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Vol. 40 No. 4, July/August 2003


A word-recognition task in multitalker babble using a descending presentation mode from 24 dB to 0 dB signal to babble

Richard H. Wilson, PhD; Harvey B. Abrams, PhD; Amanda L. Pillion, MEd

James H. Quillen Department of Veterans Affairs (VA) Medical Center Mountain Home, TN; Departments of Surgery and Communicative Disorders, East Tennessee State University, Johnson City, TN; VA Medical Center, Bay Pines, FL; Department of Communication Sciences and Disorders, University of South Florida, Tampa, FL
Abstract — A speech-in-multitalker-babble test instrument was developed for use in a Department of Veterans Affairs (VA) multicenter study examining the effects of hearing loss on self-perceived quality of life. Word recognition in quiet and in multitalker babble was measured on 24 listeners with normal hearing and 24 listeners with sensorineural hearing loss. The protocol involved the presentation of 10 monosyllabic words (each in a unique babble segment) at each of seven signal-to-babble (S/B) ratios from 24 dB to 0 dB, with the babble fixed at 60 dB HL (hearing loss). Word recognition in quiet at 60 dB and 80 dB HL for both groups was >90% correct. Two trials on the task were conducted. In babble, the 50% correct points were at 4.1 dB and 9.4 dB S/B for the listeners with normal hearing and hearing loss, respectively, with the 90th percentile for the listeners with normal hearing at 6 dB S/B. Twenty-two of the twenty-four listeners with hearing loss had 50% correct points outside of the 90th percentile for listeners with normal hearing. Test-retest reliability was excellent.
Key words: auditory perception, hearing loss, speech perception, word recognition in multitalker babble.
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Abbreviations: ANOVA = analysis of variance, HL = hearing loss, NU 6 = Northwestern University Auditory Test No. 6, S/B = signal to babble.
This material was based on work supported by a multicenter merit review (C00-1892RA) from the Rehabilitation Research and Development Service to the second author. The first author is a senior research career scientist sponsored by the Rehabilitation Research and Development Service, Department of Veterans Affairs.
Address all correspondence and requests for reprints to Richard H. Wilson, PhD; VA Medical Center, Audiology (126), Mountain Home, TN 37684; 423-926-1171, ext. 7553; fax: 423-979-3403; richard.wilson2@med.va.gov.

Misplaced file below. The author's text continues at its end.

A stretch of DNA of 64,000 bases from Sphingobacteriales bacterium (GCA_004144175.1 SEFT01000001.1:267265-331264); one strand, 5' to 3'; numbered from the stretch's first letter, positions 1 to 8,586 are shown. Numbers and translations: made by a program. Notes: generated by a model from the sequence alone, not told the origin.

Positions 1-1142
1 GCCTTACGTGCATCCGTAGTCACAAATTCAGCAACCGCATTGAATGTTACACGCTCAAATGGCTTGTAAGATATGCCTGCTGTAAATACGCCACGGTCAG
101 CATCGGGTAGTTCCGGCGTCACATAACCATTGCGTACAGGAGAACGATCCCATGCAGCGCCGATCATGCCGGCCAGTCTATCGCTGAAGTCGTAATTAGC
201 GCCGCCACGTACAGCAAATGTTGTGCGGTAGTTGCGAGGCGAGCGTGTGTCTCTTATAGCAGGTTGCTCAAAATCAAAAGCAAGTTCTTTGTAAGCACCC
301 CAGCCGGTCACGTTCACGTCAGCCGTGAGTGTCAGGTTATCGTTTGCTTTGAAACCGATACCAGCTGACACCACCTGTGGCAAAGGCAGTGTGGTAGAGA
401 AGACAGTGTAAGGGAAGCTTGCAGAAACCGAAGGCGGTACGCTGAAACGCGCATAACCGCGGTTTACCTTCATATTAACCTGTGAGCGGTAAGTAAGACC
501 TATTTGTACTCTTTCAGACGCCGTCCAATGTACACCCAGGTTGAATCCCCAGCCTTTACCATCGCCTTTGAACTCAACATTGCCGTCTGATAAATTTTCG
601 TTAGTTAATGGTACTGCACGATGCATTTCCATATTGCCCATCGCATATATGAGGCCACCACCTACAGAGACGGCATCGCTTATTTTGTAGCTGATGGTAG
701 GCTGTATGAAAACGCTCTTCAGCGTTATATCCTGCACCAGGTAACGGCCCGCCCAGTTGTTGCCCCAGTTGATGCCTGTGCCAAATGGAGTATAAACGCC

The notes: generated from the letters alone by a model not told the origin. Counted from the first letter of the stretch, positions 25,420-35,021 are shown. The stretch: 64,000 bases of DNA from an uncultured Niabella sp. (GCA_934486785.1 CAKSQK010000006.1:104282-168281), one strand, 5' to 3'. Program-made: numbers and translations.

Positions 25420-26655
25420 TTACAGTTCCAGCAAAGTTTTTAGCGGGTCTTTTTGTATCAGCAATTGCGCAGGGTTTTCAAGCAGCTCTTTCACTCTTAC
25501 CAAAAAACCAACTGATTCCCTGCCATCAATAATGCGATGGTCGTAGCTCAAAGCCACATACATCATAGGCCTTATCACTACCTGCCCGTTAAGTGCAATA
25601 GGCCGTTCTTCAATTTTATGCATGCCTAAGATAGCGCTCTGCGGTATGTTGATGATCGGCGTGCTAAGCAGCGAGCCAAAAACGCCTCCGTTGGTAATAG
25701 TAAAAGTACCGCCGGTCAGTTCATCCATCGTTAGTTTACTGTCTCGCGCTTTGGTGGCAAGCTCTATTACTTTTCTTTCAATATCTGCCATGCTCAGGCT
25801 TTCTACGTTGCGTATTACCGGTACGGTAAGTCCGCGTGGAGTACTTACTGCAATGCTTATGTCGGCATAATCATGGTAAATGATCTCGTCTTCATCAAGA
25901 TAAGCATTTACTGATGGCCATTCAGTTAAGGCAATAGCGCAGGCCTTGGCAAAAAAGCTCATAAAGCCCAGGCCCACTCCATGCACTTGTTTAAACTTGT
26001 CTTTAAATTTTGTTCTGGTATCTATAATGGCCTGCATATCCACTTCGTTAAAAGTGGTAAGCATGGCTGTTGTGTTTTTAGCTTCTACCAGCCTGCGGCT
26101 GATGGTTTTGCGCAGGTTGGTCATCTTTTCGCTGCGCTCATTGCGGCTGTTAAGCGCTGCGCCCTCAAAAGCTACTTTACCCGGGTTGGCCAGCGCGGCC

DOI: 10.1682/JRRD.2003.07.0321
INTRODUCTION

Patients with hearing loss often complain that they can hear but cannot understand speech, especially in the presence of background noise [1-11] Carhart and Tillman and later Plomp and Duquesnoy emphasized that listeners with peripheral sensorineural hearing loss are most handicapped when listening in the presence of background noise [2,12]. In routine clinical practice, the ability of patients to understand speech in a noisy environment is not typically assessed [13,14]. This paper describes a prototype speech-in-noise paradigm in which word-recognition ability is measured in a background of multitalker babble. With this speech-in-babble paradigm, the hearing loss for speech in terms of decibels signal-to-babble (S/B) ratio can be established.

The test instrument described was designed specifically as a component of the auditory evaluation protocol for patients with hearing loss included in a Department of Veterans Affairs (VA) multicenter project [15]. This project measured the effects of audiological intervention on communication function and health-related quality of life as measured by selected generic and disease-specific outcome measures.

As a means of evaluating speech understanding in background noise for individuals with sensorineural hearing loss, a first approximation of a test instrument was developed in a series of earlier studies [16-18]. The methods and procedures associated with the development of the test materials used in the current study are described in detail elsewhere [19]. Briefly, however, to meet the requirements of the multicenter study, the test instrument had the following characteristics:

1. The Northwestern University Auditory Test No. 6 (NU 6) monosyllabic materials recorded on a disk by a VA female speaker were selected, thereby providing a measure of speech understanding in both quiet and background noise using the same speaker and speaking the same words [20].
2. Multitalker babble was selected as the competing background noise because multitalker babble is the most common environmental noise encountered by listeners in everyday life and because babble is more detrimental to speech perception than are other types of competition [21]. The multitalker babble, which was recorded by Causey in 1988,* consists of three female and three male speakers talking simultaneously about various topics with none of the conversations intelligible [22].
3. Because background noises are maintained at fairly constant levels from one setting to the next, the level of the multitalker babble was fixed and the level of the speech signal varied.
4. The instrument evolved as one in which 10 words were presented at each of seven S/B ratios (24 dB to 0 dB) in a quasi-randomized design. The use of multiple S/B ratios provides the shape of the recognition function. For listeners with normal hearing, the target performance outcomes in percent correct at 0, 4, and 8 dB S/B were 30, 50, and 70 percent, respectively, with performance >90 percent correct at levels above 8 dB S/B. The extension of the S/B ratios in the test paradigm to 12, 16, 20, and 24 dB S/B provided an ample range over which the performances of listeners with hearing loss could be measured.